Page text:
On a point of order, Mr Speaker. The Select Committee on Home Affairs had been seeking to visit Napier barracks and Tug Haven reception centre for asylum seekers. We approached the Home Office four weeks ago. We had planned to visit today, but we have not received any response from the Home Office, and as a result we are here, not there. Given the importance of this, given the court judgments there have been about Napier barracks, and given our Committee’s ongoing inquiry into this matter, the whole Committee is very concerned about the lack of response and our inability to facilitate this visit. Please can you advise me and the Committee on the responsibilities of the Home Office to work with the Committee to facilitate scrutiny and visits such as these, and on what more we should do to try to get such a visit before the summer recess?
I am grateful to the right hon. Member and to her Committee colleague, the hon. Member for East Worthing and Shoreham (Tim Loughton), who I think also has a point of order. I will take that as well, and then I will respond.
Further to that point of order, Mr Speaker. I am grateful, because I think the Chair of the Home Affairs Committee slightly underplays the urgency of this matter. For the past month, we have been asking to visit Napier. We have been fobbed off numerous times, and I have to say that this is not an isolated incident: increasingly, it is becoming difficult to get responses from Home Office officials and Ministers, never mind to get them in front of us here in a timely fashion.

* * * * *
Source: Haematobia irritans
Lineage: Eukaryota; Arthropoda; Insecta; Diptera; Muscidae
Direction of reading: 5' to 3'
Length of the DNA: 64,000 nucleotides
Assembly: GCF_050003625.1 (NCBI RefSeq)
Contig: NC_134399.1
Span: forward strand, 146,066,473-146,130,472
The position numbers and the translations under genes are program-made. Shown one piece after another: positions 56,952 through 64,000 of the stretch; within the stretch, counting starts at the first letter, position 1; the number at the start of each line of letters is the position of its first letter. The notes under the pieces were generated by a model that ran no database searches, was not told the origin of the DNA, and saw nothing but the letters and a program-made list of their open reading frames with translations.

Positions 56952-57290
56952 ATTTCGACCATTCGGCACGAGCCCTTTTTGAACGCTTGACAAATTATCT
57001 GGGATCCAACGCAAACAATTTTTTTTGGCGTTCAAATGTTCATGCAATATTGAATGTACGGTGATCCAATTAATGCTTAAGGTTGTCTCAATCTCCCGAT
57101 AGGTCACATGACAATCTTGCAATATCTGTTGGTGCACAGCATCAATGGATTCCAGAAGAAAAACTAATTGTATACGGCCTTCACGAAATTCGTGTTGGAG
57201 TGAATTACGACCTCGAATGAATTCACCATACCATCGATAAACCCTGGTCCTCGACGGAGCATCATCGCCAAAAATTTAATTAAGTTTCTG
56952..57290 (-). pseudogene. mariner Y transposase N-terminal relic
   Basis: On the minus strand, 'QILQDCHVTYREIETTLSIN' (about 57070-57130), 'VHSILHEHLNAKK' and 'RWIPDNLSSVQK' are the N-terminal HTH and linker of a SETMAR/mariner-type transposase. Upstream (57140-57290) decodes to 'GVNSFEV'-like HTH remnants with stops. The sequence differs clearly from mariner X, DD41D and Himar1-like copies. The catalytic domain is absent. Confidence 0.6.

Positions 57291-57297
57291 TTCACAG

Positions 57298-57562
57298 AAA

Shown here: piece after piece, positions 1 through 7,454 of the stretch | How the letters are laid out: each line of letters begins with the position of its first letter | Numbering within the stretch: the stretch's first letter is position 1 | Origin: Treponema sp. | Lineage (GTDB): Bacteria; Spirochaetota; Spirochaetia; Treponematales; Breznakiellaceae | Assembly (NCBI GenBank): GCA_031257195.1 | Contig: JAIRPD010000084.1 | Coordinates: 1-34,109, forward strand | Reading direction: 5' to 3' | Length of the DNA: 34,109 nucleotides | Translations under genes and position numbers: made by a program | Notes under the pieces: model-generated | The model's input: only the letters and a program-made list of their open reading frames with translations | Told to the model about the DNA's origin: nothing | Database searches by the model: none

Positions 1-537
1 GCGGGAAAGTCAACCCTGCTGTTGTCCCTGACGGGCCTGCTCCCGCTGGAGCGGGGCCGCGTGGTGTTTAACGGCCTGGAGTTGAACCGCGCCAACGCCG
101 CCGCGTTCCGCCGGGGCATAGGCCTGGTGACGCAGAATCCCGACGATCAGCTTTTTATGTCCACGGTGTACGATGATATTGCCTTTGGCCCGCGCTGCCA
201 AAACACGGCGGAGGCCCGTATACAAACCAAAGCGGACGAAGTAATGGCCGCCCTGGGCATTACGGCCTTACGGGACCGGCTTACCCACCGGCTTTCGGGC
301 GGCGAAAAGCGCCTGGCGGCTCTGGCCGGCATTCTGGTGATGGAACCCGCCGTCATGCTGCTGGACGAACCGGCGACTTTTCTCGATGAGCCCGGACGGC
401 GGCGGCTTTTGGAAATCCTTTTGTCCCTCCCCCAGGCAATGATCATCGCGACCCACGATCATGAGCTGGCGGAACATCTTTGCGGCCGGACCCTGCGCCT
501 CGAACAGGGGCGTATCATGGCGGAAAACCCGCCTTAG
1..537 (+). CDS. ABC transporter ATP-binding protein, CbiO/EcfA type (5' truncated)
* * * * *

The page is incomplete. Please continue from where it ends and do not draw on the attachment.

This particular visit is directly related to some evidence that was given to us by Ministers, which has now turned out to be highly questionable, and which impacts on reviews and reports that we are currently preparing. We wanted very urgently to visit Napier barracks, but that probably cannot now happen before the summer recess. How on earth can we get responses from the Home Office in a timely fashion without Committee members and officials wasting time in constantly chasing them, or having to raise it on the Floor of the House, as the Chair of the Select Committee and others have done on countless occasions?
I have repeatedly stressed the importance of Select Committees and the essential scrutiny work that they undertake. I am very happy to do so again. For the Committees’ work to be effective, Departments need to be constructive and helpful when Committees make responsible and reasonable requests, whether they are about finding time for Ministers and officials to give evidence or, in this case, facilitating visits. It is simply unacceptable that the Committee has not had a response to the request made four weeks ago about a visit. That is discourteous to the Committee and, therefore, the House. Ministers on the Treasury Bench will have heard this exchange. I hope the matter can now be resolved speedily. This is coming not from one side, but from both sides of the House. Select Committees are important for scrutinising the Government’s business. It is important for the Government to recognise that. The sooner this can be fixed, the better; the happier I will be, and so will the House.